You you plan to wear the Jacket as separates as you did choose patchpockets?


I’ve never seen a seam on a collar before. Whose idea was it?

Omar Asif

I was also surprised to see a two piece collar. In terms of curve of the collar, i have a seersucker bespoke jacket which fits just as well as any wool jacket.


It’s because he’s a purist and has shrunk the whole length before cutting – hard to get much shape out of cotton after that (if collar cut as single piece).


I’ve noticed that your blog appears to be increasingly focusing on Italian tailors, or tailors who work in the Italian style, when it comes to suits and separates.

Any particular reason for this (other than personal taste) and do you have any plans to commission and review pieces from any English tailors in the near future?


Hi Simon,

Are you planning to cover any UK bespoke tailors outside of London? I often wonder whether there are any good bespoke tailors outside of London that are being missed? For some of us who live in the UK, it is not always easy to get into the capital.

Many thanks.


Whose idea was the centre-seam in the upper collar? Does MD cut all their upper collars in two pieces? – To me that looks distinctly odd.

Les Bubb

The photo from the back makes you look like a friar, Simon

Les Bubb

Would you ever consider a bespoke ‘weave’, Simon? Wayne Rooney looks far better these days apparently

Les Bubb

Good call, Simon. I presuming something a la Paul Daniels? Now that would be magic!


Simon, would you seriously consider a toupe ( or “hair system”)? It would be very interesting to see if you could pull this off. Reviews of suppliers and details of your experiences would probably also be of interest to a sizeable proportion of your readership!


Is there any celebrity who wears a hair supplement or whatever type, that is indistinguishable from the real thing?

I have never seen one which is that good. Every man I have ever met who has one form or another, I have instantly picked up on it …

Just checking on the “state of the art”, if there any updates..

Peter K

As my father used to say, “Grass doesn’t grow on a busy street”.

Ondrej Rucka

Hello Simon, do you plan to broaden your bespoke discoveries to houses such as Knize or Zaremba in the near future?

Ondrej Rucka

May I ask you why?


I agree, their shirts start at 400 euro. But did you find anything interesting in Vienna besides Ludwig Reiter and Jungmann & Söhne?


Brian Eno (music producer , technologist, genius) says that before you read a critic’s review the critic should state what albums they like and what they don’t so you can read that review in context.

Likewise , reading this , I’m looking at a fantastically well fitted suit but overly noting (improperly) the very small points you don’t like.
(Regarding the cotton cloth, why not re-commission with wool and get the same great pluses without the negatives.)

I appreciate 1cm can have a noticeable effect on sleeve length but all these factors lead to a OCD type fixation on tailoring.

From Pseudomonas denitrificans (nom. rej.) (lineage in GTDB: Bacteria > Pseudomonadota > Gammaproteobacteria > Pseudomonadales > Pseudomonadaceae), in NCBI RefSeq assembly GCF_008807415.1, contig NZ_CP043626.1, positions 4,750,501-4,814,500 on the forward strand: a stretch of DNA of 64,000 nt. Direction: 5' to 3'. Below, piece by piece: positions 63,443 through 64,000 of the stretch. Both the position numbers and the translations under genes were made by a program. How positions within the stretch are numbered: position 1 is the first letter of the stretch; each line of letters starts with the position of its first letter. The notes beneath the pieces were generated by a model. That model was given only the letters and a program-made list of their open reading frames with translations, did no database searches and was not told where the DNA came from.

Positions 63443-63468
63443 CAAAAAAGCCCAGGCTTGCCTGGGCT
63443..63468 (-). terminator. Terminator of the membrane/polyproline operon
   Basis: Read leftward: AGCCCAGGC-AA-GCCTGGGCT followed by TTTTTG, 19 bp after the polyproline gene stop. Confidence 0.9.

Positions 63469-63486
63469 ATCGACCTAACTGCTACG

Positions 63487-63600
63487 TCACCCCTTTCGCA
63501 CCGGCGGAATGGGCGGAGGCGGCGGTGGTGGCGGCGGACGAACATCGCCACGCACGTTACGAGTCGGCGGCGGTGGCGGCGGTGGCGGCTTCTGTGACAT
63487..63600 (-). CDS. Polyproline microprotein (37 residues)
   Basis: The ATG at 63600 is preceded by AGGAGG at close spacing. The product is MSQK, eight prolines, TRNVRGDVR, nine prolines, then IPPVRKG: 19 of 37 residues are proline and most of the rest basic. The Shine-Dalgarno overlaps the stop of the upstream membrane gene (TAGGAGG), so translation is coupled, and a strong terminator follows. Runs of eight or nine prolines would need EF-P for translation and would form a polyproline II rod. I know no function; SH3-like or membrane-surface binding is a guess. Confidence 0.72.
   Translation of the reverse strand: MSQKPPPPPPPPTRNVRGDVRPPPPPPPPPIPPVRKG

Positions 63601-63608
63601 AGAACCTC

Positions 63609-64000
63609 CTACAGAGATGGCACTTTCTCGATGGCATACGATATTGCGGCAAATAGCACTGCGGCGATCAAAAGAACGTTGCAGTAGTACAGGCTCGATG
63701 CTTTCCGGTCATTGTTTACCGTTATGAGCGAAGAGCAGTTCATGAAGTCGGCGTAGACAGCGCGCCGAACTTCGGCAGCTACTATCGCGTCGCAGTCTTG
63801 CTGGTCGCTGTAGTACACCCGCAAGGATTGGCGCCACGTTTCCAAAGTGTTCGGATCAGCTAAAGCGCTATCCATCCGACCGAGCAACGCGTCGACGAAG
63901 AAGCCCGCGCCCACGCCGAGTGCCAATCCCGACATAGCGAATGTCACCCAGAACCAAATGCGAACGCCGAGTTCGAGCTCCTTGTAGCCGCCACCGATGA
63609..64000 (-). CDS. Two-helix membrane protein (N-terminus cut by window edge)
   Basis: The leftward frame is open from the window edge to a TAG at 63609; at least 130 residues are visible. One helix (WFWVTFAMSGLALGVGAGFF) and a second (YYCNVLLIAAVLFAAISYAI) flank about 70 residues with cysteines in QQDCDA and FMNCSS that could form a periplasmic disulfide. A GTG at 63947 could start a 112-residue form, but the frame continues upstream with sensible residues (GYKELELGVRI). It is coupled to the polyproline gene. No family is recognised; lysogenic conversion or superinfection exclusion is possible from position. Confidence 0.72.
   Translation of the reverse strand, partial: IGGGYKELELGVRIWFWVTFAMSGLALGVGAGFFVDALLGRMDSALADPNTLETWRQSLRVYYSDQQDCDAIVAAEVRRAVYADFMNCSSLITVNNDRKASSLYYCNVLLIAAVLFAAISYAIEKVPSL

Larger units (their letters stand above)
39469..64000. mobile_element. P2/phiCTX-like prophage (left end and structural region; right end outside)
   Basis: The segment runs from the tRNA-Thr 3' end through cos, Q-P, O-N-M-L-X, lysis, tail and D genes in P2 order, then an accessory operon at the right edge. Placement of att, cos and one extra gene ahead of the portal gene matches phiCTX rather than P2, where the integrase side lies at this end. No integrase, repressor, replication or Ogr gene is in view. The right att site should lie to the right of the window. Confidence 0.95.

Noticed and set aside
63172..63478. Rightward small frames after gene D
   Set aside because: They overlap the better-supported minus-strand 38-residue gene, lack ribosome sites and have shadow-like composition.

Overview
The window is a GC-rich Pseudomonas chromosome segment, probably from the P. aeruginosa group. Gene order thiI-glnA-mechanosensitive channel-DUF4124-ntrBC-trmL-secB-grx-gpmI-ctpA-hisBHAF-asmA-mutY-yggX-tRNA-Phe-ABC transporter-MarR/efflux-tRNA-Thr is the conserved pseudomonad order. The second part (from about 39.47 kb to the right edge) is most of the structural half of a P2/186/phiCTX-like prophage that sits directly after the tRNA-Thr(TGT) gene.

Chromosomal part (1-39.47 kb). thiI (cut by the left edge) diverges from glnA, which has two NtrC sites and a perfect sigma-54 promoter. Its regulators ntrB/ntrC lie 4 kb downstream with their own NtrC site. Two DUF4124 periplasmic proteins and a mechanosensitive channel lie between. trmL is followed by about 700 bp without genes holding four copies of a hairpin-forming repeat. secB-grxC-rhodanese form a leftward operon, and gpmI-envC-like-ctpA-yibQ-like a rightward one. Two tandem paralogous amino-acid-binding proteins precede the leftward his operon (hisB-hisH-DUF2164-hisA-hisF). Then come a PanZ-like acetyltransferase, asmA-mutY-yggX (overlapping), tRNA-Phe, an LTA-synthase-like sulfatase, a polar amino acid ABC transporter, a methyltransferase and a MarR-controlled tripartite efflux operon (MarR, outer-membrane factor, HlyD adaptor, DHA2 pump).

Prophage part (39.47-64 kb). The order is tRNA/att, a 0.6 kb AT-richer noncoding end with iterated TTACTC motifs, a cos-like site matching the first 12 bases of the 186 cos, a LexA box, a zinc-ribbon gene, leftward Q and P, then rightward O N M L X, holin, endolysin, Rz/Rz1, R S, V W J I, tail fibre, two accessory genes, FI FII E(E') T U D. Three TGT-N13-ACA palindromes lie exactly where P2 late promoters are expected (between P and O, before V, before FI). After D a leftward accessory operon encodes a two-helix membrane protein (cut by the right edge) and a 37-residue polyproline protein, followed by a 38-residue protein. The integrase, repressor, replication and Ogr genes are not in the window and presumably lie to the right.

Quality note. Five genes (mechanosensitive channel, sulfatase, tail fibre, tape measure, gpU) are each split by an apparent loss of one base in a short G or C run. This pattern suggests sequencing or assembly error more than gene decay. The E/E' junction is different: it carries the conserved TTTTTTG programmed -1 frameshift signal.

Even Hugo Jacomet (Parisian Gentleman) states “it must not become an obsession .It must remain fun .”

It would be good if you could show and write what you consider the closest you have to perfection in a suit/ jacket / trouser/ shirt.

Anyway , having read a number of your suit reviews this looks beautiful and you sound more impressed with this than others reviewed for a while.


I certainly would consider this a well balanced review in line with others on this blog. The reviewer tells us what he likes/dislikes and what could be better (partly due to his own communication or his own taste).
Too many blogs on menswear (if not all) have become like coffee table books: they’re not critical at all, just echoing information.


Hi Simon

Is the cloth from a current bunch?


MD is my favorite italian tailor and this suit looks very nice. Can you let us know the specs of the cloth?


Thanks. The H&S website very poorly reflects its color and beauty, looking boringly dark & matt instead.


Considering a suit from the same “So Cotton” bunch from H&S, a Sand Colour for a Summer Suit.

Simon – with regards to Drape, retaining shape, noting this is at least your 2nd Suit from this bunch – what do you find most annoying about cotton? For me the attraction is the texture of cotton is refreshingly different whilst also the colours tend to be muted and that to me gives it life.


I really want to like cotton, for all the reasons you’ve mentioned, but have had very limited success so far. Despite being a casual, rumply material, it doesn’t seems to work for separates as well as rougher materials like linen, hopsack, tweed or flannel. Maybe it’s just a bit too shiny? Garment washes definitely help for trousers, but the washed RTW jackets from places like Boglioli are cut rather short (plus I have a relatively long torso for my height – one of the reasons I was drawn to bespoke in the first place) so the fit is never good. Do any bespoke tailors offer garment washing services?


just picking up on some of the less flattering comments, the photo from the back is simply shocking, and the seam on the collar doesn’t line up with the long seam on the back.
5K euros for this. really?


Hi Simon, you have mentioned several times that we should not judge for points like those based on photos.

My question is, how then, should we judge those points if we cannot be there to look at the suit/jacket in person?


I think this post is only confirms that this is a good tailorshop but overpriced.
And I guess why )): this is the price for armoury HK, they agreed that MD will not offer lower price to other customers. But he sell to armoury not more than €2,500. Simpl business logic.


But he sell in armoury at the same price. That is the profit of armoury??) it was the same with liverano who doubles he’s price upon entering to Japanese market.


Hi Simon. I’m sure that suit will grow to be quite comfortable.